“Massive grandstands are in place for the 150th Open Championship,” writes Sam, “And the flags atop them snap in the steady breeze. On a giant banner under the leaderboard, this year’s slogan: Everything has led to this.”

I have no idea what that means, and Sam doesn’t attempt to explain, but there’s no golf being played yet, no reason to check out the leaderboard and as Sam writes: “With the spectators gone for the day, the course is empty.”

And this is the main story on the first page of sports, no golf, no scores, no spectators. Read on: “But there’s a soft thrum of pop music in the distance, and, as you walk toward it, the happy chatter of kids playing soccer.”

What is it about the LA Times, and always soccer, a Dylan Hernandez column, a Kevin Baxter story and now Sam going to Scotland to cover soccer?

He does not tell us the score of this soccer game, and probably no one did score because it is soccer. But he writes about the tents that are there so people can sleep between matches, while offering his best line in two weeks: “Rest your head here and you have — in golf terms — an ideal lie.”

I’d like to see someone sitting on the copy desk trying to come up with that; that’s brilliant writing. Maybe that should be the LA Times motto: You want pretty writing, we’ll send our people all over the world to give it to you.

I know this, as hard as Sam has been working, he’s going to need a vacation.

Dining on Quail or Pigeon Parts

By T.J. Simers

I’ve tweeted about this twice today because when a newspaper like the LA Times hits rock bottom I think it should be noted.

Under the storied Times’ “Column One” logo on the very front of the newspaper, Sam Farmer writes about Rufus, the hawk. Be still my beating heart.

I’m sure the story is well-written, although tough to say while laughing so hard, but Rufus’ job, when not dominating the headlines from both sides of the ocean, is to hunt and viciously kill.

I have no idea if this has anything to do with Rafael Nadal withdrawing from Wimbledon, but if Rufus could be trained to take out .220 hitters in baseball the game might get a much-needed makeover.

More than Rufus, my concern is Sam. The Times sent him all the way to England to write about Wimbledon, but so far he’s given us a story about the Chargers’ coach who gee-whiz-golly-gee got to go to the tennis tournament. And now Rufus.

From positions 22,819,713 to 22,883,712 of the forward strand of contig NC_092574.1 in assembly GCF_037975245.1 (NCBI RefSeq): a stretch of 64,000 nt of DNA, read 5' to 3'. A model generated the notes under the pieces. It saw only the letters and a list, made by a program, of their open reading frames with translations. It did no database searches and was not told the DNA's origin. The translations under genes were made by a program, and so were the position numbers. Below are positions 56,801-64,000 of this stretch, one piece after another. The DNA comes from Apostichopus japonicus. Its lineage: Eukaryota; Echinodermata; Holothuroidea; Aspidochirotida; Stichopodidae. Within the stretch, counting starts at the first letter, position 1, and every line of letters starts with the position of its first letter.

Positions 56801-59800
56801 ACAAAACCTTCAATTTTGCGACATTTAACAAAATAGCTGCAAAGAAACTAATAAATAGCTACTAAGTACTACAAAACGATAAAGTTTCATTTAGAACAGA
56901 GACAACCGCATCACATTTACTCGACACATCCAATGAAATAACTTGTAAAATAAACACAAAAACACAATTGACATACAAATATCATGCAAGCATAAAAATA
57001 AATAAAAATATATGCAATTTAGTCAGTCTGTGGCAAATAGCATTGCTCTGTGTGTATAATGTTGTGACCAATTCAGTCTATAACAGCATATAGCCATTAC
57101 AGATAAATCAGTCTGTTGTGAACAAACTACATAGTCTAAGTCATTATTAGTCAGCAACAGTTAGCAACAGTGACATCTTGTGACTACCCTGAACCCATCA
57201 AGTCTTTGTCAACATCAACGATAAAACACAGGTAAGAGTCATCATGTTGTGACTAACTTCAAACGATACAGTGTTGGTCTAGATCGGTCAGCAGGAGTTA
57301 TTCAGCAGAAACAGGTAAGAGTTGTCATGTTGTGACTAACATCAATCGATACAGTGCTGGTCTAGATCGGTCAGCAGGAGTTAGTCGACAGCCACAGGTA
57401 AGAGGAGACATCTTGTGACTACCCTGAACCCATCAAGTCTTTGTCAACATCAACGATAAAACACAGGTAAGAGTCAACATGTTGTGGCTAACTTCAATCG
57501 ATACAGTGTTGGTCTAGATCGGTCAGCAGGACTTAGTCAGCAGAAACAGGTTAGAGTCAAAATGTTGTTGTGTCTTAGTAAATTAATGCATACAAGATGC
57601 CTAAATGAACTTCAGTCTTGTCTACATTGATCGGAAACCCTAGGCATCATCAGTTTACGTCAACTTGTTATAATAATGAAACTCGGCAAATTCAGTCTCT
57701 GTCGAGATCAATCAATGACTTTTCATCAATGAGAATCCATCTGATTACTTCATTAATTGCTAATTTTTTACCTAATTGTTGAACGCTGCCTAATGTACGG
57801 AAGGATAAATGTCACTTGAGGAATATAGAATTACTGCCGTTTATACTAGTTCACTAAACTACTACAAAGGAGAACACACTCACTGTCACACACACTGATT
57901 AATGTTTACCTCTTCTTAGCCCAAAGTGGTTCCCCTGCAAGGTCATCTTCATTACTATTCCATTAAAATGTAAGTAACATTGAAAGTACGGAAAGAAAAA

If the guy has such an aversion to tennis players, I share his feelings. I took a look online to see if Sam was writing about tennis athletes and found this: “One of the coolest things about Wimbledon, the best souvenirs, is you can buy the game-used balls after the matches.”

I’d ask for the Nadal balls since they probably weren’t used that much, but whatever, you don’t get coverage of Wimbledon like this anywhere else.

I found another Sam story online, so he’s been typing a lot. He wrote this: “You’re looking for a lack of fluff,” and I can’t say that I ever have, but he goes on to write, “Why Wimbledon uses 55,000 tennis balls a year. ”

That wasn’t a question I had, but he writes that, “Tennis balls age like a pitcher of cream in the sun.”

I probably don’t need to tell you Sam is the Times’ football writer, or why he was counting tennis balls in Europe while the USFL championship game was being played over here. How he knows how cream ages, I don’t know.

But Sam’s quest for anything but tennis in Wimbledon continues with a story on Chargers’ coach Brandon Staley, who got to sit in Pete Sampras’ seats at Centre Court presumably because Sampras wasn’t there or there were no big matches.

As for Rufus, who also had his story told at the same time in The Guardian by reporter Sirin Kale, Kale reported that Rufus was eating defrosted quail while Sam had Rufus eating pigeon parts.

Tough to say who really nailed it, but my subscription is on Sam, who probably tasted the snacks in the name of accuracy. Remember he’s a football writer, and as long as it’s free, he’ll eat anything.

Over the years I took my chances in writing off-topic while at a big event, the Times’ lawyers suggesting at trial that I did the newspaper wrong when I went to a cemetery on Mother’s Day instead of an Angels game. Had there been any sign of life with the Angels, I would have gone there.

I commend Sam on taking a chance to write about Rufus for a dying newspaper and will pass on the name and number of my lawyer.